The Wages of Sin (1890), by Lucas Malet (Mary St Leger Kingsley Harrison) is a daring and controversial novel about sexual mores. The artist James Colthurst's high-minded love for Mary Crookenden conflicts with his reluctant sense of duty towards his long-term mistress, Jenny and their child Dot. Although Colthurst appreciates Jenny's generosity and kindness, he is repulsed by her frowsy sexuality and idealises Mary's purity. The two women initially represent opposite poles, but the novel works to bring them together, connecting the virgin and the whore. At the end, Colthurst falls from the cliff where he had first seduced Jenny, a death that fulfils his own masochistic fantasies, while the New Woman Mary, set free, wanders …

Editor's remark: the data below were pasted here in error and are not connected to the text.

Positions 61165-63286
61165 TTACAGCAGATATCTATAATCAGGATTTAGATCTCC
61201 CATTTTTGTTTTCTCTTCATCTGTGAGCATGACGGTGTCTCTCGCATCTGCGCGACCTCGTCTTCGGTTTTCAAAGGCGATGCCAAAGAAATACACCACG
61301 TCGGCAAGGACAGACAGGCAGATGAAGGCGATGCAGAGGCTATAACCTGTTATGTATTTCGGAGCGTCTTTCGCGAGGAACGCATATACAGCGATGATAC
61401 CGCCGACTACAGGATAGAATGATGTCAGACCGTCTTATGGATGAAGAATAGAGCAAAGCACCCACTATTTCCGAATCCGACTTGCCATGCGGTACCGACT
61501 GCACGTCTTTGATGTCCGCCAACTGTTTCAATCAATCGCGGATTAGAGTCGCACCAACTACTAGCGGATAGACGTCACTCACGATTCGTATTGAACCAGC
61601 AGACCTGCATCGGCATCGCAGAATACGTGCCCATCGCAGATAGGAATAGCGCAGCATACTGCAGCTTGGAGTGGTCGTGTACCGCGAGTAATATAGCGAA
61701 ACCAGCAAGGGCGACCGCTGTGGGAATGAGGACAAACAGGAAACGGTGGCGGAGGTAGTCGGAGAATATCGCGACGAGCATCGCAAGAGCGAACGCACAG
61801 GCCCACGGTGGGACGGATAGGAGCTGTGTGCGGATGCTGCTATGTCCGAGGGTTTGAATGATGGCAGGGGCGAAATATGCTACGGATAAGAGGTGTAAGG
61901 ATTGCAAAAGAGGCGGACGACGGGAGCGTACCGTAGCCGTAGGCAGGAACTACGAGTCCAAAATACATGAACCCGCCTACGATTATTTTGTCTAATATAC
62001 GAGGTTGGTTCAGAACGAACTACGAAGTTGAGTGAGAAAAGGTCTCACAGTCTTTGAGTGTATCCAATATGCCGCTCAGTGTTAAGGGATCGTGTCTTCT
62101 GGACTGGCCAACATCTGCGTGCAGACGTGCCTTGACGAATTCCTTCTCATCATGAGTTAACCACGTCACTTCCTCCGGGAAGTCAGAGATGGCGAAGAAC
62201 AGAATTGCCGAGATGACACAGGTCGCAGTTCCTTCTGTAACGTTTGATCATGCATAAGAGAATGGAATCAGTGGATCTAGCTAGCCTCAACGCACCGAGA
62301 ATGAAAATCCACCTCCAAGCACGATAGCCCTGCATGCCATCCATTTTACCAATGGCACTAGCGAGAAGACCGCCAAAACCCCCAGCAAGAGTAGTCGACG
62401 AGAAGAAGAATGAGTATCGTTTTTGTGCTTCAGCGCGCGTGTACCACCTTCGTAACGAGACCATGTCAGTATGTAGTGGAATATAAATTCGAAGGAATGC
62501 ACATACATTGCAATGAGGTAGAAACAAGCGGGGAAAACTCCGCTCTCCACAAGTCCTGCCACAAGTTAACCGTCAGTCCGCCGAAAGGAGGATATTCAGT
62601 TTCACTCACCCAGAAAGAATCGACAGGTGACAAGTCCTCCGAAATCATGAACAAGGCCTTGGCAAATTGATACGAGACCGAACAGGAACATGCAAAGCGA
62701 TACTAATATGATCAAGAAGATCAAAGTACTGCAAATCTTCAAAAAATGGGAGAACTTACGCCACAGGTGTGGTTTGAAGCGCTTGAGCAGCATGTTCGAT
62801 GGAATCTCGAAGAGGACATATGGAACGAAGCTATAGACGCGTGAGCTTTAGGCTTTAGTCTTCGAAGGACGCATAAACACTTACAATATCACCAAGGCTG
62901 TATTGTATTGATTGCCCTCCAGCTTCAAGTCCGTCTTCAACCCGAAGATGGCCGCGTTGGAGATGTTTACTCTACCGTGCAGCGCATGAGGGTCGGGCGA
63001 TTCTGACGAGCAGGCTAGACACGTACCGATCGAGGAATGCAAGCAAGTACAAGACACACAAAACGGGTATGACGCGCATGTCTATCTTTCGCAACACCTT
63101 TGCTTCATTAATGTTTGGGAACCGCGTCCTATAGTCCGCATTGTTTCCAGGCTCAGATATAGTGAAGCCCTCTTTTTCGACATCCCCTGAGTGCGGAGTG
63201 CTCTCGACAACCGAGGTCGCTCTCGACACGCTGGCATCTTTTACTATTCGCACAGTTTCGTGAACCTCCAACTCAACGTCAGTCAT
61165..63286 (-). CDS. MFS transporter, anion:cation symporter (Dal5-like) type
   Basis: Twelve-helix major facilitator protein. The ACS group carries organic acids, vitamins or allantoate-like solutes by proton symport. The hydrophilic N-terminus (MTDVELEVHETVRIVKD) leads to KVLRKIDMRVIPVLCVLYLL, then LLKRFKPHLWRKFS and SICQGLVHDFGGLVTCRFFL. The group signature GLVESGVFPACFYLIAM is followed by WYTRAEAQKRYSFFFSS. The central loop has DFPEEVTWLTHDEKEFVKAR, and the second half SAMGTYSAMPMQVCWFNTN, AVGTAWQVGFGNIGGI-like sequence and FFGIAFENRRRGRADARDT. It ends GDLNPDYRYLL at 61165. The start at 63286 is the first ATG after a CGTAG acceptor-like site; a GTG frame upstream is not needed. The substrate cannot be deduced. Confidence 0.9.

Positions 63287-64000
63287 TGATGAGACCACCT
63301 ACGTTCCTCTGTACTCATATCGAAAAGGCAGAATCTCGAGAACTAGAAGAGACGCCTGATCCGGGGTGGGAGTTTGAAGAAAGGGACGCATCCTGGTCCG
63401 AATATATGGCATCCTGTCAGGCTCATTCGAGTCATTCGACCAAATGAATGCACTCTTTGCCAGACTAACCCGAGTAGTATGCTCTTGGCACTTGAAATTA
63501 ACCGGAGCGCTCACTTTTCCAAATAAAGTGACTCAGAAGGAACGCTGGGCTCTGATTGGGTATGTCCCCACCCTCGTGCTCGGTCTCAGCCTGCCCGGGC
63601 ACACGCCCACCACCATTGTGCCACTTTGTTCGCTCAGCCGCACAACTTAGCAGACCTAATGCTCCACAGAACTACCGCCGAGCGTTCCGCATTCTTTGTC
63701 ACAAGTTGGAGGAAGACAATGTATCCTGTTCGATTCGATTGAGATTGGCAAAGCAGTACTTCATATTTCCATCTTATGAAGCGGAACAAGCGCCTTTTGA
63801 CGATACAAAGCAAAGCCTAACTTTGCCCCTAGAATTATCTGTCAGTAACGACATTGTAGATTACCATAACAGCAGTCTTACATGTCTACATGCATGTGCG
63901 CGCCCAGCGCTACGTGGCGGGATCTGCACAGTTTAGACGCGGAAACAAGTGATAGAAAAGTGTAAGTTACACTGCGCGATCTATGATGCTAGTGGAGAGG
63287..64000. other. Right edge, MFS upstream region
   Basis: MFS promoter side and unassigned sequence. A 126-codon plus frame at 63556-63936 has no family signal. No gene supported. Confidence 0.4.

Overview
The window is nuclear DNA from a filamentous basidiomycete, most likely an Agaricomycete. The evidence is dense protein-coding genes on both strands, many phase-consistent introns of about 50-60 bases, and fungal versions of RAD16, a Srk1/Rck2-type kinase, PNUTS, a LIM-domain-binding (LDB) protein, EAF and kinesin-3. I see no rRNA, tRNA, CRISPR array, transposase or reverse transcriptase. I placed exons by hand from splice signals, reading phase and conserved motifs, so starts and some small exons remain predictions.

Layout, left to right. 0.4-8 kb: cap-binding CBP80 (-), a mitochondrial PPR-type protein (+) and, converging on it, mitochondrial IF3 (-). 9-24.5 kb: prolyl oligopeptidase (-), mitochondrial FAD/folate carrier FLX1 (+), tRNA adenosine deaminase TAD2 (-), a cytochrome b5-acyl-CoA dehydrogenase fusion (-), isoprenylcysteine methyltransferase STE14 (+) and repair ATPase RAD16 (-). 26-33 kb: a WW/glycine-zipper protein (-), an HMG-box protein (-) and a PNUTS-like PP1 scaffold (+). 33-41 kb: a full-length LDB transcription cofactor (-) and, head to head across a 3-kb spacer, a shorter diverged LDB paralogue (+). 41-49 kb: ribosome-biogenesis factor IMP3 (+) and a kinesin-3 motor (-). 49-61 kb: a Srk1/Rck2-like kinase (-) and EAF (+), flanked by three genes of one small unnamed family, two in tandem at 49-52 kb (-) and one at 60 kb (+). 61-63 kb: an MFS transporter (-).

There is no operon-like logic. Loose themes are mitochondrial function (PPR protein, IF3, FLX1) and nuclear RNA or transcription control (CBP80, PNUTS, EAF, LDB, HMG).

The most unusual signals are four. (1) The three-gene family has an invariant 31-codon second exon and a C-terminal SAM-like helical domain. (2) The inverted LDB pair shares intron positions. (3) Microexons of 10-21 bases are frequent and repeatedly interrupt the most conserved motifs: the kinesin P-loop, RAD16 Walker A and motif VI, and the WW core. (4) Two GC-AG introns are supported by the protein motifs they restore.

Schaffer, Talia. "The Wages of Sin". The Literary Encyclopedia. First published 12 November 2001; last revised 30 November -1.
[http://www.litencyc.com/php/sworks.php?rec=true&UID=8078, accessed 28 April 2015.]